When Rick let Negan live in The Walking Dead it had a larger purpose: to show others there’s another way. What does Ellie’s decision accomplish? The first game dealt with big picture stuff: is what’s left of humanity worth saving? At what cost? The Last of Us Part III might see Lev and Abby join the Fireflies but that means nothing within the context of this game (and Ellie doesn’t know the Fireflies are still around). The Last of Us Part II doesn’t really say anything profound other than revenge/violence/obsession is bad…over and over again (which every human being should already know…especially now).
It would’ve been nice to have Ellie open up to someone about anything. A moment equatable to the “everyone has either died or left me” scene from the first game. Something. All we are really told about Ellie’s headspace comes via nonlinear flashbacks (and some journal entries). A lot of fans feel Joel and Ellie’s flashbacks are the best part of the game; developing the franchise’s main characters the way we thought the entire game would. In one of those flashbacks sequences, Joel talks about Jurassic Park: See, there was a sequel. Wasn’t as good.
It’s ironic that this game is about grief/hate. In the same way that Ellie walks away from the guitar she can no longer play (and the memory of Joel) at the end of the game, fans are walking away from this franchise. The game tells us that no good comes from hating each other; unfortunately, fans are directing their hate towards the people who worked tirelessly instead of just disliking the game or attempting to understand its direction. The Last of Us Part II is just miserable game in an utterly depressing time.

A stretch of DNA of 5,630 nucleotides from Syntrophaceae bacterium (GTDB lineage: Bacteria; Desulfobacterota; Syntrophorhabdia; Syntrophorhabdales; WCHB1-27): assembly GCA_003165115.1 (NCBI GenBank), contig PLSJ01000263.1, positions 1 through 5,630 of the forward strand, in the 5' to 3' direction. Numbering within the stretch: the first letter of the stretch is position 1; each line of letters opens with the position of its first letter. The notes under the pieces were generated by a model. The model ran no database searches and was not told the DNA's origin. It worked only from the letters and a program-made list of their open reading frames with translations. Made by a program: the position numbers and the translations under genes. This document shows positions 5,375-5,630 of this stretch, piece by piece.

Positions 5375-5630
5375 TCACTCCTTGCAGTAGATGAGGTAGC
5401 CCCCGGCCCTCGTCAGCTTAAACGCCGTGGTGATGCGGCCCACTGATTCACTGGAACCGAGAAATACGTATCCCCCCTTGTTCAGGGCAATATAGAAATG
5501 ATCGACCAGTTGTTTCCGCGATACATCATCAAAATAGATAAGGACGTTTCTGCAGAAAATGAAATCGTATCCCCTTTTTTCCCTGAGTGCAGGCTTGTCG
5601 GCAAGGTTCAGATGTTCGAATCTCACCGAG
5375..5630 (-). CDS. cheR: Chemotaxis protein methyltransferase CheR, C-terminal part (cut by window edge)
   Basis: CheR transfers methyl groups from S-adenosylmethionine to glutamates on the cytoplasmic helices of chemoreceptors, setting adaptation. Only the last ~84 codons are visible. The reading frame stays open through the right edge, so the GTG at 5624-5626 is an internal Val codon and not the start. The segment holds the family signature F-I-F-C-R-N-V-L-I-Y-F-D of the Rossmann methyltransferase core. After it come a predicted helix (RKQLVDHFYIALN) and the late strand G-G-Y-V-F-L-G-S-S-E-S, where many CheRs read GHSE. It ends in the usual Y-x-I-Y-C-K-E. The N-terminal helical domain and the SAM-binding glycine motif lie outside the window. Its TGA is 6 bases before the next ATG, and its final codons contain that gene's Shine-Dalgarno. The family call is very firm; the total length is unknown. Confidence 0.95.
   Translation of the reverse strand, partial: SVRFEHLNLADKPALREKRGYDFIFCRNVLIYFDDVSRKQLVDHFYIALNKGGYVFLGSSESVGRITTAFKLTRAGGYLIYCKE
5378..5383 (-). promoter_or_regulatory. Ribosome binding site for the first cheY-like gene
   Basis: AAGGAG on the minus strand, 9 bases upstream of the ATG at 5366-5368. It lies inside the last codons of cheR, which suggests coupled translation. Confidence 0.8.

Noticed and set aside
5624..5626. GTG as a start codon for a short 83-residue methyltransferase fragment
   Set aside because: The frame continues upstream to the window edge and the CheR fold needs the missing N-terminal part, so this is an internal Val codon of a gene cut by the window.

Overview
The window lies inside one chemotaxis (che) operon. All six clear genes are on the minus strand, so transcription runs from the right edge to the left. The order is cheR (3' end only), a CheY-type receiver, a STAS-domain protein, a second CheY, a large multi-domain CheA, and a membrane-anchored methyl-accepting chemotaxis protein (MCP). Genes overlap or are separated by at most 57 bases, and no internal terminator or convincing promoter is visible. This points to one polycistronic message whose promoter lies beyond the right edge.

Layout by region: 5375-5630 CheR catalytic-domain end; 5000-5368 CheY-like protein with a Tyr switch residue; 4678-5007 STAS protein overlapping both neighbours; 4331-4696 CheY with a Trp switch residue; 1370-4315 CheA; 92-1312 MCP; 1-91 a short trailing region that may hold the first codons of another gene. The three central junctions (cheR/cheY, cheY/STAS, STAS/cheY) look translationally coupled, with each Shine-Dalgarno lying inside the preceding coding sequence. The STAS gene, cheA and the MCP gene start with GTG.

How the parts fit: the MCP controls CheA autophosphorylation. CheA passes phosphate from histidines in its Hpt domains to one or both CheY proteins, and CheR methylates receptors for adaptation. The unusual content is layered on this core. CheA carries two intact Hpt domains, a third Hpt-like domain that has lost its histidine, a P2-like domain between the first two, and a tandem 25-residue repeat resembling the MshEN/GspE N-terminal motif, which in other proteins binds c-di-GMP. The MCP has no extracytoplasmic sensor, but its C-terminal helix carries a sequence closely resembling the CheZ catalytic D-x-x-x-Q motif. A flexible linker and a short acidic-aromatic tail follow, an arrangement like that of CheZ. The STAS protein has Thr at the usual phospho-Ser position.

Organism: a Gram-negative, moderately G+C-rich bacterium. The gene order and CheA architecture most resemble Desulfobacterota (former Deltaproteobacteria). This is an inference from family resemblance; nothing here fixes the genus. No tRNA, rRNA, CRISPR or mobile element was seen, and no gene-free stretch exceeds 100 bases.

Now is a time when our world is on fire. With overwhelmingly negative user reviews on Metacritic, Google, and IMDB, it’s not a stretch to say people are using The Last of Us Part II as a scapegoat—”finding something [else] to fight [over].” However, we’re allowed to like/dislike something.
Season 8 of Game of Thrones was a marvel production-wise and The Last of Us Part II is amazing in its attention to detail, music, and voice acting. The Last of Us made storytelling in games legitimate. That first game could’ve won Oscars had it been a film. That’s why the sequel’s story is being dissected to death: it’s part of an IP that changed gaming just like Game of Thrones changed television.
The Last of Us Part II feels like a missed opportunity. Its narrative pales in compassion to the first game. Personally, I think The Last of Us Part II is a bad sequel (obviously) but it has its moments. It’s still meticulously-crafted art. In Julian Barnes’ The Noise of Time he writes, “Art belongs to everybody and nobody. Art belongs to all time and no time. Art belongs to those who create it and those who savour it. Art no more belongs to the People and the Party than it once belonged to the aristocracy and the patron. Art is the whisper of history, heard above the noise of time. Art does not exist for art’s sake: it exists for people’s sake.”